I see the fat girl gazing into the future
When I was a boy, my mother would tell me that she had been a fat girl.
I didn’t know what to make of it. She wasn’t fat when she said it, and even when she would complain that she was fat, I’d think to myself that she was small and slim and not like all the other moms. She was exotic, was an artist, had taken ballet classes, could have been someone different if she wasn’t who she was now.
That memory, however, becomes an indelible part of how I experience this photo.
A photograph creates its own assertion when we look at it, leaves its flat dimensions and infiltrates our imagination in an insidious and sinuous way. The realism of photography deceives us into believing that we are looking at a representation of a singular moment. But it is the photograph’s absolute lack of dimension that lures us into providing our own context and assumptions.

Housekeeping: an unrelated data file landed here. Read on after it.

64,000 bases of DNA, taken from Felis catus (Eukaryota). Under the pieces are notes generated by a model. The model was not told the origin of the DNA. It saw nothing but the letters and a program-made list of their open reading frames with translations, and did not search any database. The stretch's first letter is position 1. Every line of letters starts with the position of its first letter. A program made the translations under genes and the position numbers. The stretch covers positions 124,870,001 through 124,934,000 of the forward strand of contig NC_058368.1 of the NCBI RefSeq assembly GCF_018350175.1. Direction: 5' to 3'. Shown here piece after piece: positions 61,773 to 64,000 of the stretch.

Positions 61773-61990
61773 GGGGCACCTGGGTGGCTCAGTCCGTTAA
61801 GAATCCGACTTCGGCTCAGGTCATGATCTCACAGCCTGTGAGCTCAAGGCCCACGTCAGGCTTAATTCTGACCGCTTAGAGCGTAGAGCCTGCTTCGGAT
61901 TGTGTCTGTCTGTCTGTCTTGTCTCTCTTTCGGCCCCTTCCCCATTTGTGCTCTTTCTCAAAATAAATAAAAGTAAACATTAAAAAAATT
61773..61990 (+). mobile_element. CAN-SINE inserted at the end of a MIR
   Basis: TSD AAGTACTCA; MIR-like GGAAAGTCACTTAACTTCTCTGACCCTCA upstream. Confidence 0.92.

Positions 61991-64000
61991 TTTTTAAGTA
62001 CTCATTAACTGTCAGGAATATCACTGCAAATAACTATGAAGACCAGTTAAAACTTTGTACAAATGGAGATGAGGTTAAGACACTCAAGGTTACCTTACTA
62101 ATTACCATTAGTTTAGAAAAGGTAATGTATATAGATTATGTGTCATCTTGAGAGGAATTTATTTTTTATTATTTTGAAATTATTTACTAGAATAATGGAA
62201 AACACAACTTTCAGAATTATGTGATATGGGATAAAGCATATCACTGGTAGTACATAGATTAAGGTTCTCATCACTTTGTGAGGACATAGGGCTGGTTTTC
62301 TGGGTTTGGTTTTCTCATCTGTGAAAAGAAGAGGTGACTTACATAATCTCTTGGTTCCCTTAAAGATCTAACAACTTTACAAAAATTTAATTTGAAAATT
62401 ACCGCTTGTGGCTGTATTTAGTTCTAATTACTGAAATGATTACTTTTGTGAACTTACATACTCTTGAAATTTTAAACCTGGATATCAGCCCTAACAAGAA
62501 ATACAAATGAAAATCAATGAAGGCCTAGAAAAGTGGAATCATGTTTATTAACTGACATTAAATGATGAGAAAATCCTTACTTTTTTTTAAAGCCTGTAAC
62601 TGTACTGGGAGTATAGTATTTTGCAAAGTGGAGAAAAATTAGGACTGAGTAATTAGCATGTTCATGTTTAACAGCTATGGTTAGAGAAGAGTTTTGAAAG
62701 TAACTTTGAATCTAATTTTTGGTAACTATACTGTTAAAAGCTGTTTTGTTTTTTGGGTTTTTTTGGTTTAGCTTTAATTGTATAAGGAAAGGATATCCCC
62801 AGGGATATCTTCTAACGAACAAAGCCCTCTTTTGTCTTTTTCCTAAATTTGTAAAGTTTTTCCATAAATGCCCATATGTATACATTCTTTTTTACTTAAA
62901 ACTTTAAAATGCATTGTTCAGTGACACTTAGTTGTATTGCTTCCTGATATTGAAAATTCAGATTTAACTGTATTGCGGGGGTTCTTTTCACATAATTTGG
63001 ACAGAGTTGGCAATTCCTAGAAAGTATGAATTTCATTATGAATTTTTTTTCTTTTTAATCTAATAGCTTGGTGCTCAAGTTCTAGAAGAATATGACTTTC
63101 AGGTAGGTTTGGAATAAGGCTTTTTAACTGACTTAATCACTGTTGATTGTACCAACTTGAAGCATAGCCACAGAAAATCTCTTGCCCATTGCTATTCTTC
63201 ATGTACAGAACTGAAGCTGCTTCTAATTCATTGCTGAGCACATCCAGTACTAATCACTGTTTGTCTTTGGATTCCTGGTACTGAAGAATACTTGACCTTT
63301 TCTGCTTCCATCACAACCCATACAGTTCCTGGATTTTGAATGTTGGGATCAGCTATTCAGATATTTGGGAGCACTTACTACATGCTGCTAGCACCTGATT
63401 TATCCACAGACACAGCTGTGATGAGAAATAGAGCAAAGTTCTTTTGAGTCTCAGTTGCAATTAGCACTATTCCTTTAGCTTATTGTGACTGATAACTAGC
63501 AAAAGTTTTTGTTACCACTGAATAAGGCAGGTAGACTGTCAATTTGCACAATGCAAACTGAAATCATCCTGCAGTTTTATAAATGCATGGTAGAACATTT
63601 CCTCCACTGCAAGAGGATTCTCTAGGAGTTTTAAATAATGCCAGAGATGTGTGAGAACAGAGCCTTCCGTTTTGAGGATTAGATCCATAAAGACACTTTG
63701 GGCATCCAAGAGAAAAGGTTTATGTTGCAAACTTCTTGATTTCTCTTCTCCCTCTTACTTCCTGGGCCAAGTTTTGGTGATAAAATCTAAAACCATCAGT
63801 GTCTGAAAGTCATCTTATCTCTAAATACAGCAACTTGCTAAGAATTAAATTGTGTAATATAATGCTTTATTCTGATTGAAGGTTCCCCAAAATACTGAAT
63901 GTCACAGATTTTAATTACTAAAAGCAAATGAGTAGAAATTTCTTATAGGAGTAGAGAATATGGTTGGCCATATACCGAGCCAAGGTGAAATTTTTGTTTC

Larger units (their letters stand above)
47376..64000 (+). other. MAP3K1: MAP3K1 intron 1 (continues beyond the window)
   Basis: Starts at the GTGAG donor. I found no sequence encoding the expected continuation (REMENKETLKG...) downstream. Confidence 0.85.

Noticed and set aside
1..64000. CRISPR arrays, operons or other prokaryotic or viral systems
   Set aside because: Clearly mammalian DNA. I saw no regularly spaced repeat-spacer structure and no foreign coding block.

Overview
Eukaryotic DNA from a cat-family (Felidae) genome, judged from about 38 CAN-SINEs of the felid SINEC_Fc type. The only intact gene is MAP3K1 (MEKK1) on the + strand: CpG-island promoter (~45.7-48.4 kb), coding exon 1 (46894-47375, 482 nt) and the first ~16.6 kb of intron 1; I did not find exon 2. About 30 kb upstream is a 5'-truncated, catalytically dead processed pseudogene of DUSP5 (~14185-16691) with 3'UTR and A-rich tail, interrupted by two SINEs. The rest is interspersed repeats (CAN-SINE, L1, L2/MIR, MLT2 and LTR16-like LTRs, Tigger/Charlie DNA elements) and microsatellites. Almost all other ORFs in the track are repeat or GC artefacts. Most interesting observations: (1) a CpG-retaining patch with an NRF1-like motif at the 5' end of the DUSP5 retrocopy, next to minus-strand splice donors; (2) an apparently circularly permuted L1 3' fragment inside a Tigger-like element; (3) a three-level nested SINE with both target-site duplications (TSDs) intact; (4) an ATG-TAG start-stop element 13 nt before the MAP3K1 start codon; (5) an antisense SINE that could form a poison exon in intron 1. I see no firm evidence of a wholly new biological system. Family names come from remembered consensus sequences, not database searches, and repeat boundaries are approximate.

That truth about our perception puts the photographer in an ambiguous moral position. More than any other visual artist, the photographer has to incorporate the mistakes of perception that the viewer may make into her distinct intent.
When I look at this photo, I see a fat, unkempt and awkward girl. Her stare is hurt and suspicious. I think that she’s sly. The holes in her shirt make me think that her family is on hard times, or they don’t care about what the girl looks like.
But I see something else in this photo, because of the stories my mother told.
I see a pretty woman with a sense of style, caught in a quiet moment, gazing up the street. Her eyes have the same stare they did when she was small.
Vivian Maier captured both those moments.